Ideas Made to Matter
In boardrooms and in STEM, women talk about where they see more representation
Sangeeta Lala, MBA ’15, has worked as a senior development manager and co-founder, and she is currently vice president of global account management at global electronics contract manufacturer Flex. As she’s moved up the corporate ladder, she’s noticed more women making the same climb.
“There was a time when I was possibly the only female in a global meeting of a dozen or more participants,” Lala said. “I see the female voices multiply with passing years. Much of this progress has happened methodically due to structured initiatives like hiring practices, pay and benefits structuring, retention and rehiring programs, and customized development and training.”
In 2020 Ideas Made to Matter launched The Bias Cut, a women’s leadership series profiling the career paths and creative problem-solving of MIT Sloan alumnae. These leaders also share their observations on the progress they’ve seen in the workplace. Below, they offer insights into scaling that momentum throughout their industries.
In the boardroom and at the front of the room
“As a keynote speaker for more than 10 years, I’ve been excited to see more minority and female keynote speakers entering the industry. While there has been significant progress made as a result of the #MeToo movement and other social justice advancements, there’s still a long way to go and more efforts to make. Similar to the way S&P 500 companies now have at least one woman on their boards, I’ve seen a number of organizations make conscious efforts to book a diversity of speakers for their events and leadership conferences.” — Erica Dhawan, MBA ’12, expert in collaboration, communication, and teamwork; author of Digital Body Language
“I do see a difference in the boardrooms. Thanks to many of the institutional investment companies and the state of California, most boardrooms now have at least two female board members, and institutional investors' interest in environmental, social, and governance is driving more discussion around diversity metrics and even aligning them to performance goals.” — Julie Johnson, SM ’90, vice president and general manager, mobile computing business unit, Zebra Technologies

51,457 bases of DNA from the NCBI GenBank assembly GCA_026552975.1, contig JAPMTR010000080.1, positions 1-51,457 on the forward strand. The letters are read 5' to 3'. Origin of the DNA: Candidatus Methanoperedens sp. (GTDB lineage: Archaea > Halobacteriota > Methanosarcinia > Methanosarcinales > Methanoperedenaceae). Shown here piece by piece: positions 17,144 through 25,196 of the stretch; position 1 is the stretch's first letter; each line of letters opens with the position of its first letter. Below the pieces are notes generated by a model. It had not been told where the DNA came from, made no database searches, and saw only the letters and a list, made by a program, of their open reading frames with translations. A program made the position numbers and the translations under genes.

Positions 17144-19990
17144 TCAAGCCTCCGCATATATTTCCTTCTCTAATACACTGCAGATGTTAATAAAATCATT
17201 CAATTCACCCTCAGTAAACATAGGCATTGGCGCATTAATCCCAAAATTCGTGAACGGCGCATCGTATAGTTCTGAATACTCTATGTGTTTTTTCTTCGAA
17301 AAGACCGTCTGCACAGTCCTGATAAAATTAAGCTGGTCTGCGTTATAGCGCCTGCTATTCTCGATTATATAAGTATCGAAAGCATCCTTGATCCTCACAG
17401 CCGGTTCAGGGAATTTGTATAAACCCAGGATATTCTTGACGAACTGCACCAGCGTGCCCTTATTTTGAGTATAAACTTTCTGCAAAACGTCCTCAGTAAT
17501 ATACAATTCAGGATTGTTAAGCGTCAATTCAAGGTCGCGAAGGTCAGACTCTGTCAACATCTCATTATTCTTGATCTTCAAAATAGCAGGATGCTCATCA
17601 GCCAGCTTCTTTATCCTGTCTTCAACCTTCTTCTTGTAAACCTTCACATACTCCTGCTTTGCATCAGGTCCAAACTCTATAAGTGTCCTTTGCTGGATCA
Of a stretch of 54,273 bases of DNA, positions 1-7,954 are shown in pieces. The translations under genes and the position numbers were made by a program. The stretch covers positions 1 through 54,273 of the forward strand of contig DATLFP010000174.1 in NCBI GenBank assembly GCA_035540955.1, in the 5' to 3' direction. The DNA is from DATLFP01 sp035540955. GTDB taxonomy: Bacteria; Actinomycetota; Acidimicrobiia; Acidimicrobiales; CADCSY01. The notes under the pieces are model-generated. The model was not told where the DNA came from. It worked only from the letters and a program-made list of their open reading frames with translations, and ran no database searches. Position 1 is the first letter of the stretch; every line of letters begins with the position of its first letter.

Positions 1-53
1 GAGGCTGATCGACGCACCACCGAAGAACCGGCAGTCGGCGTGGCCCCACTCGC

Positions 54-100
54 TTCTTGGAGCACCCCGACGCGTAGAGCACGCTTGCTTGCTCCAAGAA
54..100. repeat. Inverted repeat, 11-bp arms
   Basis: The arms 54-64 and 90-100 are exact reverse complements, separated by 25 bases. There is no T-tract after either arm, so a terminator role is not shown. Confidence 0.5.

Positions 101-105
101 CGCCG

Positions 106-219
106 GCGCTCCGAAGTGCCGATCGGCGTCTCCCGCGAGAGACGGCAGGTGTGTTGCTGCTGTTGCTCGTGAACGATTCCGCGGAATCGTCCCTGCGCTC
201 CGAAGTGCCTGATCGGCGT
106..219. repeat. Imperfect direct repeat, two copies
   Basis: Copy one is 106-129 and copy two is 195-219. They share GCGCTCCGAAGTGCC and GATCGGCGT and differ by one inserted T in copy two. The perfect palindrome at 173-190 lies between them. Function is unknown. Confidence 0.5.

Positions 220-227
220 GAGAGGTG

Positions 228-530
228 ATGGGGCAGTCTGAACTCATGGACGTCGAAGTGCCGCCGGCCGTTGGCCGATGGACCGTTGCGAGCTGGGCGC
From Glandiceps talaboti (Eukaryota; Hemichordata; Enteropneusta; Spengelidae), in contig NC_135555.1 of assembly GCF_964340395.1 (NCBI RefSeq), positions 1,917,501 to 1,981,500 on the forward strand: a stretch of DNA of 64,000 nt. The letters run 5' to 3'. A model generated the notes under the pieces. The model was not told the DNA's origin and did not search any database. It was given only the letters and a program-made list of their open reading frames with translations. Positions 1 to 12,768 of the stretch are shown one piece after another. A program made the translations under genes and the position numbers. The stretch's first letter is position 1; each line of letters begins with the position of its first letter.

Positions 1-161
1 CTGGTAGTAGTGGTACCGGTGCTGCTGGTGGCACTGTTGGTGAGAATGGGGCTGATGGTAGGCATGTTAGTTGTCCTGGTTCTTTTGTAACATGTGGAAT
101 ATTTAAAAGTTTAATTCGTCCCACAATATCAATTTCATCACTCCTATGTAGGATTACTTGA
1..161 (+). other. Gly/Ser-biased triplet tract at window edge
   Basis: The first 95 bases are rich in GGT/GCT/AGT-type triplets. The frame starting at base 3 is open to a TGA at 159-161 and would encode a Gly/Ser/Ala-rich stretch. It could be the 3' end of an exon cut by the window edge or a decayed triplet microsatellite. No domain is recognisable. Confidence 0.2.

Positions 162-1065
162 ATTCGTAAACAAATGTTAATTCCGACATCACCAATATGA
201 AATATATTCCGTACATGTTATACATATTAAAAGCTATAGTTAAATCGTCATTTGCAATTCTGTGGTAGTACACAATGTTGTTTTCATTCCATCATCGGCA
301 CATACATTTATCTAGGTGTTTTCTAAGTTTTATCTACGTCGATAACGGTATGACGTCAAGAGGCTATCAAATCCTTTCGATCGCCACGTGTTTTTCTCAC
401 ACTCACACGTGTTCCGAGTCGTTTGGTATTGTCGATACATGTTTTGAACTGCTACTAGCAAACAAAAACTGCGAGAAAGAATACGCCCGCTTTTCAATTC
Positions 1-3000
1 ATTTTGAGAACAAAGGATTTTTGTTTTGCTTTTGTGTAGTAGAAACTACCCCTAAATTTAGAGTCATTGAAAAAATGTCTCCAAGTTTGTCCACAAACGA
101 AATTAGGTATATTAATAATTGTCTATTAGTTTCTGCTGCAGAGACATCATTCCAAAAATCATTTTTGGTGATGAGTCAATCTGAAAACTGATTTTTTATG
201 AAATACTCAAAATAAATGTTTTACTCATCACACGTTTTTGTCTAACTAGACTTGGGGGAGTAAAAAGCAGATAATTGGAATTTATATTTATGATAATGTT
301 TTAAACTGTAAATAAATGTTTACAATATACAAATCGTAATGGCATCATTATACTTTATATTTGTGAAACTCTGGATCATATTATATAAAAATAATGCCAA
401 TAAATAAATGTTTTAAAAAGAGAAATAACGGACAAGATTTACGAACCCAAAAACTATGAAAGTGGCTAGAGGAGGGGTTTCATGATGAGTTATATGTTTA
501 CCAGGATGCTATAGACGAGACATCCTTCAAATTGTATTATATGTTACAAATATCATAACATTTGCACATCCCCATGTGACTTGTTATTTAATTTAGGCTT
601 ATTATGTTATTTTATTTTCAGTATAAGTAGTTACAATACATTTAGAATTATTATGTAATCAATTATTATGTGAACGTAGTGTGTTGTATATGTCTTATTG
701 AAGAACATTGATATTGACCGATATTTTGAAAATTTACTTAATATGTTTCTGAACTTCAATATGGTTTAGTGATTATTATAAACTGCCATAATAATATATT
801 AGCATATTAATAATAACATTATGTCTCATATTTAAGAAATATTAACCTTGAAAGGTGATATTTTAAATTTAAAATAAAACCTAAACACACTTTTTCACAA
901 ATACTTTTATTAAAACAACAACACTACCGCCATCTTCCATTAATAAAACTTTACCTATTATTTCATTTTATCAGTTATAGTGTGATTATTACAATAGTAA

“There’s certainly more of a focus on gender balance and diversity across the board than there used to be. And that means female CEOs have the opportunity to sit on panels or speak at events where they might normally just have been among the audience. A major reason for this is because female CEOs offer unique perspectives on leadership and hiring diverse talent, and they help show the path for other women in the audience to becoming a CEO as well. The more representation of female leaders across all industries, the more we can encourage women earlier in their careers to see examples that fuel their own choices and career paths.” — Heidi Zak, MBA ’07, co-founder and CEO of ThirdLove
“There has been progress in female representation, but we are not where we need to be. Women only represent 28% of the STEM workforce. I believe having visible female role models in the space is key. Women need to see other women in the roles that they aspire to. It is also important that we have female leaders in the space who take the time to connect with individuals who are interested in a career in STEM.” — Dannielle (Sita) Appelhans, MBA ’11, COO at Rubius Therapeutics
“I have seen the tech industry take huge strides over the past five years. Large companies in particular seem very committed to hiring and promoting based on aptitude and track record, regardless of demographics. I think the wheels are already in motion, but in business, you can’t have control if you don’t have capital. Having more women in positions closer to capital — as investors, founders, and executives — will do the most in accelerating the tech industry’s evolution.” — Andrea Friedenson, MBA ’09, founder and CEO of Project Armor
“There are a growing number of entrepreneurs, investors, and operators who have put women’s health on the map. The acceleration of digital health innovation combined with prominent female voices has made the past several years ripe for this disruption. I see this momentum continuing through various health care, women’s health, and female-focused programs and networks that I’m a part of (Luminary, The 10th House, etc.). These organizations have been very vocal and proactive in supporting women across various roles and industries.” — Alessandra Henderson, MBA ’16, co-founder and CEO of digital health platform Elektra Health